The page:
Proteas crush Oz, take series 3-1
JOHANNESBURG: South Africa sealed the series by crushing Australia by 492 runs in the fourth and final test on Tuesday, a dire end for Australia to its most traumatic cricket tour in recent memory.
The result ranks as Australia's second-heaviest defeat by runs, their heaviest in 90 years, and the heaviest for any team in test cricket since 1934.
Failure for the Aussies at the Wanderers — where they had an outside chance of saving the series — was not surprising following the ball-tampering scandal that blew up in the third test in Cape Town.
It led to bans for the captain, vice-captain and a third key batsman, and prompted coach Darren Lehmann to say he was quitting. The moves haunted the remainder of the team for the week leading up to the last game.
The huge scale of the loss for Australia, from winning the opening match convincingly to losing the series 3-1, was telling.
Australia lost the last two tests by 322 runs and then an even more humiliating 492 runs, underlining how much morale disintegrated after the cheating scandal, and maybe how much of a challenge it's going to be to rebuild for a cricket team regarded as the best in the world over the last 30 years.
For years, Australia has been used to sending teams to historic defeats, not suffering them.
"Coming into the (last) test match, I certainly thought we were going to be a hell of a lot better than we have been," new captain Tim Paine said. "Obviously it (the ball-tampering episode) had more of an effect on guys than probably we knew ourselves.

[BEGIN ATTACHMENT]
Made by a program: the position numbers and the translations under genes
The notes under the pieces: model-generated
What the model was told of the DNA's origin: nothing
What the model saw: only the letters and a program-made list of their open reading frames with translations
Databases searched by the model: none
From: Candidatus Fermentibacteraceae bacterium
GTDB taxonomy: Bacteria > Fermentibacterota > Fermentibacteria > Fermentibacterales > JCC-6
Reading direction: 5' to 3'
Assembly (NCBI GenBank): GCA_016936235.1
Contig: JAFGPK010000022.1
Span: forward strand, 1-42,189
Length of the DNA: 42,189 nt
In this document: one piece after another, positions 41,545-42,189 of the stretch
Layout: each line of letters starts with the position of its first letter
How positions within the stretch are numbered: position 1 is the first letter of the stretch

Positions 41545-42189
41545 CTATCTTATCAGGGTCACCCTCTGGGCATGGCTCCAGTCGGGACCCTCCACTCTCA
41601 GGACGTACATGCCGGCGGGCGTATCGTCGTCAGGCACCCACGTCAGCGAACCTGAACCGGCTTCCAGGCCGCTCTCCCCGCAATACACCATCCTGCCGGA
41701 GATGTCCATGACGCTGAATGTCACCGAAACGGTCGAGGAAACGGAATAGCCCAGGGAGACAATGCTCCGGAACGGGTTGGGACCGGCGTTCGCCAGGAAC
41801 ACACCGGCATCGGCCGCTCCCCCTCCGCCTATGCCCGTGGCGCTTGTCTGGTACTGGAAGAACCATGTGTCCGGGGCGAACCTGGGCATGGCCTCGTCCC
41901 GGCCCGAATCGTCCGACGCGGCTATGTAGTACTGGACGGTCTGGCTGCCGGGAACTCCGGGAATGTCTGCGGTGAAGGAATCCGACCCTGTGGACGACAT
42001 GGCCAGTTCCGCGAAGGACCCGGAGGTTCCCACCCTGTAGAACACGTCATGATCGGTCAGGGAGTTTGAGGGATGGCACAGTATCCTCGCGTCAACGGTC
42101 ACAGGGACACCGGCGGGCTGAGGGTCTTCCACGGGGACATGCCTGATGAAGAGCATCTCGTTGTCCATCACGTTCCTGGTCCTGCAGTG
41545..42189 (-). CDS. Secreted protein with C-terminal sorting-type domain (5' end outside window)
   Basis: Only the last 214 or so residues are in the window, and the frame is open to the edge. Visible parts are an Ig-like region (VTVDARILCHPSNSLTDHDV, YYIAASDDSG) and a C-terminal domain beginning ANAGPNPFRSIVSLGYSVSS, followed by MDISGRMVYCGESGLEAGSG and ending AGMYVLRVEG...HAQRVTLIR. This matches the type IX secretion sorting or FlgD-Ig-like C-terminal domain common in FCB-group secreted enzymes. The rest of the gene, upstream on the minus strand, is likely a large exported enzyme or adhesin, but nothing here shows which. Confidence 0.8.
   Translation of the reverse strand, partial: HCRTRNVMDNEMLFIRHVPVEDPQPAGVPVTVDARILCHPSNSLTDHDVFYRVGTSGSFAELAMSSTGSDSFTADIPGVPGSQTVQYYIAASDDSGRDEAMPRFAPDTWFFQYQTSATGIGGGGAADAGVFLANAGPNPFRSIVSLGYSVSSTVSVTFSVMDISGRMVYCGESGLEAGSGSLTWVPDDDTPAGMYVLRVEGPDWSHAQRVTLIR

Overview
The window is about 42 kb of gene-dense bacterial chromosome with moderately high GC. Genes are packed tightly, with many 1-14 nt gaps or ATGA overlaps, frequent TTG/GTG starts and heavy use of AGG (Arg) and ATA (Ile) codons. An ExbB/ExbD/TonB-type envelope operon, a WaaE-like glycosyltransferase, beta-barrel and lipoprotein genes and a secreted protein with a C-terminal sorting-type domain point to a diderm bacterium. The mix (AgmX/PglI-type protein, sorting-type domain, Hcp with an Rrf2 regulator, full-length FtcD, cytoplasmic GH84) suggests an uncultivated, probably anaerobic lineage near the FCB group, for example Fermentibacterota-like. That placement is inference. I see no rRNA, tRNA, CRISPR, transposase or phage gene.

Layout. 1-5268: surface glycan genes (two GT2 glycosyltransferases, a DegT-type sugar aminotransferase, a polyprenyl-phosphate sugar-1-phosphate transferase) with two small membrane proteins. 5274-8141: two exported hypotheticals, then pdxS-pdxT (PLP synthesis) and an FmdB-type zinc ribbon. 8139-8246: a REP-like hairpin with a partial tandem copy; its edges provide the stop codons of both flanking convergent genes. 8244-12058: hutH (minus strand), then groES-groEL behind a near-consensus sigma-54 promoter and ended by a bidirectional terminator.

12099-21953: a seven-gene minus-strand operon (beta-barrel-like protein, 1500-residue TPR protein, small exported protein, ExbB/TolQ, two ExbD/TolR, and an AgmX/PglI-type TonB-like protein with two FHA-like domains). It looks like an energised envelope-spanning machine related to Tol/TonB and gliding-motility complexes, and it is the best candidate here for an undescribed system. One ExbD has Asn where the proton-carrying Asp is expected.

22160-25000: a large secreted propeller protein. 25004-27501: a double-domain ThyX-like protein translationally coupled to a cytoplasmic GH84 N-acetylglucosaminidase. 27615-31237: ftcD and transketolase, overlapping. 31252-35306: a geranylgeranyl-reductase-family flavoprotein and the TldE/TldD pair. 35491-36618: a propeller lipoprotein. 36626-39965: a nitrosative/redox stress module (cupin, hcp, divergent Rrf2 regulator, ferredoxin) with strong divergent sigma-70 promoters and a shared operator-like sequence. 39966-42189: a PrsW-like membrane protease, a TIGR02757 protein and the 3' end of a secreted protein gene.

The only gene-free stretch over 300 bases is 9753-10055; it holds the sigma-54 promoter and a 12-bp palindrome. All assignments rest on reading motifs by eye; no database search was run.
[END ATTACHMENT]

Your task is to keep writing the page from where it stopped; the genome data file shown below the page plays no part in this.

"The opportunity to get home and take a breath and reset and start again might be refreshing to guys in the next couple of days. But certainly, at the moment, there's a fair bit of disappointment and borderline embarrassment in our change room."
Nevertheless, Paine said the Australians accepted an invitation from the South Africans to have a beer in the home team's dressing room next door, a chance for opponents to ease the tension of an ill-tempered monthlong series that was marred by numerous unsavory moments, not just the cheating scandal.
The only problem, Australia's rapid capitulation came early on the final morning. Not quite the normal drinking hours.
"An early beer, that's for sure," Paine sad. "It might be a coffee. But we'll go next door."
Australia was already headed for defeat at 88-3 at the start of the final day, needing a near-impossible total of 612 to level the series. Batting out for a draw would have been the most realistic target to save some pride, but Australia lasted barely an hour and just 16.4 overs of day five at the Wanderers.